Due to economic pressure, the church cannot undertake activities to maintain believers’ commitments as it did in the past. After the pandemic, the church rarely had meal gatherings, and there have been no activities such as bible study and testimonies for more than three years.
She herself said that her present situation is not bad, and she occasionally goes to her own church. However, the church of a friend of hers was dissolved in the second year of the pandemic because the pastor had to go back to his hometown out of economic pressure, and the believers were set to a state of “self-study”.
Now, sister Yuan remains still single, and she no longer hopes that the church will find her own emotional affiliation. She purchasaed a small apartment through her own labor. She describes her state in her own words, “Life is quite good now, and I am free. I used to think that without a church, life was a kind of shortage, but now I think that it is equally good without a church. In the past, when I was suffering, the church helped me a lot. I did not have much money to go shopping, eat delicious food, or buy beautiful clothes. My church did not advocate these things anyway. So I felt very comfortable with the church. Look at me now. I am not the same as before. It is quite comfortable to go shopping, eat food, and hang out with friends at weekends.”
Sister Yuan is not a single case. Through her life experience, it may be possible to draw a conclusion about one point of the present situation in Christianity: believers tend to be atomized.
The problems of the general environment have directly brought about greater economic pressure on churches, and some are unable to bear the cost of worship meetings and other Christian activities. The direct result of the reduction of these sacred activities is that believers’ commitment to the church is reduced. As a result, some believers began to dissociate themselves from the church. On the one hand, it shows that some churches are disappearing. It also shows that the attractiveness of churches is declining.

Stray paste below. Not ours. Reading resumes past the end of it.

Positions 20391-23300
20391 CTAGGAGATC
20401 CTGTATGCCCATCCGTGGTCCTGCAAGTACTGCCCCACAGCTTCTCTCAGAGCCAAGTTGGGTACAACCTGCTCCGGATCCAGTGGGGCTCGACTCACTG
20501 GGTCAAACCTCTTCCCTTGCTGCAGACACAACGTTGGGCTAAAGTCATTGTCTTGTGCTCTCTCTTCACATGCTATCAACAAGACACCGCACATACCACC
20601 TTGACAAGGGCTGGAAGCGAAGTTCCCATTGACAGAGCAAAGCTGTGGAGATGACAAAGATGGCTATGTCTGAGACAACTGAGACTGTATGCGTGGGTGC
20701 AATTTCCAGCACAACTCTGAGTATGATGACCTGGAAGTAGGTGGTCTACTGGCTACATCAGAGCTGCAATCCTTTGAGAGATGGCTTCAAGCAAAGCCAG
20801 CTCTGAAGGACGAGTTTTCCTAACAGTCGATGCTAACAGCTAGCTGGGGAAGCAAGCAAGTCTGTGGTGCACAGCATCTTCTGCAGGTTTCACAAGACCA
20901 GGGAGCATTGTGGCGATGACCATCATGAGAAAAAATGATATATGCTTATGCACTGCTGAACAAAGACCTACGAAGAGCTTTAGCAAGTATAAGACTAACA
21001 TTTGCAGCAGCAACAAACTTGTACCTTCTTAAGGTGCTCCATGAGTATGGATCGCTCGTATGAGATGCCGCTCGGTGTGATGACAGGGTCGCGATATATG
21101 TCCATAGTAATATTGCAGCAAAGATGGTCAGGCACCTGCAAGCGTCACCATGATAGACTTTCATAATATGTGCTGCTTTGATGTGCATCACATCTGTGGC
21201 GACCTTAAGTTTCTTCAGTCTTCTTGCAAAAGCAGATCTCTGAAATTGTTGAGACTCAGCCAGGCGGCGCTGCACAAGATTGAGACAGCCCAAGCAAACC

In addition, the value orientation provided by the church, the teachings of the church, and the current concerns of young people’s lives have many dislocations and even provide the opposite value orientation, which makes believers consciously stay away from the church.
The atomization tendency of believers may become increasingly clearer. One of the possible development directions for Christianity in the future is the model of shop windows. Like a shop selling religious products, the church could be displayed in the window for those customers who come in and need religious comfort to choose from. This is obvious in Buddhism. Many people are willing to burn incense, make wishes, buy beads, and invest money in merit boxes, but they will not accept the precepts of not killing and not eating meat, let alone shaving their hair and wearing cassocks.
This once again tells us that the culture of faith is likely to be the normal state in the future, not the doctrine and organization of religious forms.
- Translated by Charlie Li